Before going into government service, Berg was an attorney with Cascade Law Center.

Berg holds a law degree from the University of Washington and a Master of Science in psychology from Western Washington University.


  • Andy Haub

Haub would come from Olympia, where he served as the Water Resources director of that city until his retirement in April, 2019. Over 28 years with the City of Olympia, he worked in many roles including project engineer, program coordinator, planning and engineering manager and most recently director of the city’s systems for drinking water, wastewater, stormwater and surface water.

As Water Resources director, he supervised about 70 employees and a $30 million budget. The work was both technical and community-based. He led research into the impacts of rising sea levels on downtown Olympia. He was the primary liaison with community groups, other governments and the elected City Council.

Prior work included design engineering in Bellevue and as shop foreman in a welding and machine shop in Kalispell, Mont.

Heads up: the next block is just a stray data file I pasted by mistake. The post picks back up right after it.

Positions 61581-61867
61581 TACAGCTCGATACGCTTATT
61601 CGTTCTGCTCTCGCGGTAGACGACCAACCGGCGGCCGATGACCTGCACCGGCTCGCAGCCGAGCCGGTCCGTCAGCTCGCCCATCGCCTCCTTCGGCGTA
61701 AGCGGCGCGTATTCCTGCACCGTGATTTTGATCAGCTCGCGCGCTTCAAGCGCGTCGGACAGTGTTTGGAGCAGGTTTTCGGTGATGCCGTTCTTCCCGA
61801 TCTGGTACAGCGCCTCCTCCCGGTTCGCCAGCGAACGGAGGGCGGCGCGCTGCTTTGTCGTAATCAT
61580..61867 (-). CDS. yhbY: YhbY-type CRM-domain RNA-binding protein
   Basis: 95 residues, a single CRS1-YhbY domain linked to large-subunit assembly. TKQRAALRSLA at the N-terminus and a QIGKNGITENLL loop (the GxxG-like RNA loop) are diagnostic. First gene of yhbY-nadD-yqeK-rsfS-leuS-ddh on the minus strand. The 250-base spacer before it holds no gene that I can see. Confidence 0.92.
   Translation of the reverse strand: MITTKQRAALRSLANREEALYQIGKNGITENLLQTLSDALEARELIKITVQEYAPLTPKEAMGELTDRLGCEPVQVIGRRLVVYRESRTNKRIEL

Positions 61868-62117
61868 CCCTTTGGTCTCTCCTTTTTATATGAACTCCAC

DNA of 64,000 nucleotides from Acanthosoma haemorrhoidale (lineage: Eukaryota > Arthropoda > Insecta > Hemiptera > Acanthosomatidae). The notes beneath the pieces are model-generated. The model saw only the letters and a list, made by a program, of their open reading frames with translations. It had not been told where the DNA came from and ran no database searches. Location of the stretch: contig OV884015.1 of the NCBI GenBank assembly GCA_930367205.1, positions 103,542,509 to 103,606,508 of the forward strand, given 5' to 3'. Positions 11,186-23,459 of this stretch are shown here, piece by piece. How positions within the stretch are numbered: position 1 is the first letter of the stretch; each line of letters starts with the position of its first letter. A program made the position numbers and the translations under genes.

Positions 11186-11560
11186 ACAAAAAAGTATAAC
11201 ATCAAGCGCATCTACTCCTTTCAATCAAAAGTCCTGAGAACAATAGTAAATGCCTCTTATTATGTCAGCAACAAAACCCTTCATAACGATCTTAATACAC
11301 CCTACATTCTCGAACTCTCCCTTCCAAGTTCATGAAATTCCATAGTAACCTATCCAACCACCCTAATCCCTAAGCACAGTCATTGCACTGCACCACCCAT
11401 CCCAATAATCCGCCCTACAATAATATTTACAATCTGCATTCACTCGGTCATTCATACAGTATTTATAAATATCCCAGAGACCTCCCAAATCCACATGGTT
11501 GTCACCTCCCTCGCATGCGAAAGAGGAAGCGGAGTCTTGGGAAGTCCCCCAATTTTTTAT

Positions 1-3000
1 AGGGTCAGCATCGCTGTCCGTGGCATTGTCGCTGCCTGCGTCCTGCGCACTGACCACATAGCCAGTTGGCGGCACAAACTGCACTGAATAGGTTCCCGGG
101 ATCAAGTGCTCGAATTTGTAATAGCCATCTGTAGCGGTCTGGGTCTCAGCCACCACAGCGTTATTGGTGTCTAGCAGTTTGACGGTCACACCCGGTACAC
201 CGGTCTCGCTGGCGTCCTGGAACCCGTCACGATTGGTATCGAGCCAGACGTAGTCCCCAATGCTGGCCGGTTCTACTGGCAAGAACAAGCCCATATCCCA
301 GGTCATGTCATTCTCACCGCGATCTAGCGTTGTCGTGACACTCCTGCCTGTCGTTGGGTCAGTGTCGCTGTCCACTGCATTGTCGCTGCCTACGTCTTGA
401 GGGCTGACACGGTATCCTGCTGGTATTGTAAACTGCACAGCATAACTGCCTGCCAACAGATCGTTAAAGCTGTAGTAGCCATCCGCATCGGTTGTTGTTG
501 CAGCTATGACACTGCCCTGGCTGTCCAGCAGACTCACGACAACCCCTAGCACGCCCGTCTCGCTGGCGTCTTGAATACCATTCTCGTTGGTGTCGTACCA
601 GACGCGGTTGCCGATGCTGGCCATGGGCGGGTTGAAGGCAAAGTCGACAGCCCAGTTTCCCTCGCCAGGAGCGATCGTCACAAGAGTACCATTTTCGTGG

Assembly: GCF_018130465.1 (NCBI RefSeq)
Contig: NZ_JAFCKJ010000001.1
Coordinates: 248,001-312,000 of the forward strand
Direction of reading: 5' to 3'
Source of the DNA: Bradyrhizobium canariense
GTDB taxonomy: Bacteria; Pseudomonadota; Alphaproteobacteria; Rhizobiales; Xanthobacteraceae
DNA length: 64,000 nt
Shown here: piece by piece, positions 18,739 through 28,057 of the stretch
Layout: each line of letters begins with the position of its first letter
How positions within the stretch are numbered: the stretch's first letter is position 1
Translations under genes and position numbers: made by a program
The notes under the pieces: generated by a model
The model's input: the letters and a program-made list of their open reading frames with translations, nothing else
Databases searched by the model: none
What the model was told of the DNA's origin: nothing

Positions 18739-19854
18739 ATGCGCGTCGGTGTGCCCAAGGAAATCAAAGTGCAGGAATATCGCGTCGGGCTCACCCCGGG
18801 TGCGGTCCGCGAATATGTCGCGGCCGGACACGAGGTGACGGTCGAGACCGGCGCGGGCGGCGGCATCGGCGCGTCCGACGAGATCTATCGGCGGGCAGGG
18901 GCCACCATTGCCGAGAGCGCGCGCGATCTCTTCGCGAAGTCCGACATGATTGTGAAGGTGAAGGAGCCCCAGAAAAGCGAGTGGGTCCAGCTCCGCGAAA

Haub holds a Master in Engineering from the University of Washington. He also holds a U.S. Coast Guard Marine Captain license, has a home in Port Townsend and keeps a sailboat at the Boat Haven.


  • Travis Matheson

Matheson would come from the Washington State Patrol in Olympia, where he has had a long career and, for eight years, has been a captain. In 2019 he was promoted to lead the Property Management Division, in charge of some 300 WSP facilities across the state. Matheson manages 63 employees and a $153 million two-year budget.

He has been with the Patrol since 1992, starting as a Trooper and rising through the ranks. He was a sergeant on the Bomb Squad, a lieutenant in first the Homeland Security Division and then the Criminal Investigation Division, and then a captain in various posts. One was as chief of security for two governors; another was as leader of the Patrol’s Human Resource division.

He was also, in 2007-08, a White House Fellow during the tenure of President George W. Bush, where he worked on transportation issues and rode mountain bikes with Bush.

Matheson is chair of the Port of Olympia Citizens Advisory Committee, is an Ironman triathlete, and holds a Master in Business Administration from the University of Washington. His grandparents, Bob and Margaret Matheson, were lifelong Jefferson County residents as were other relatives.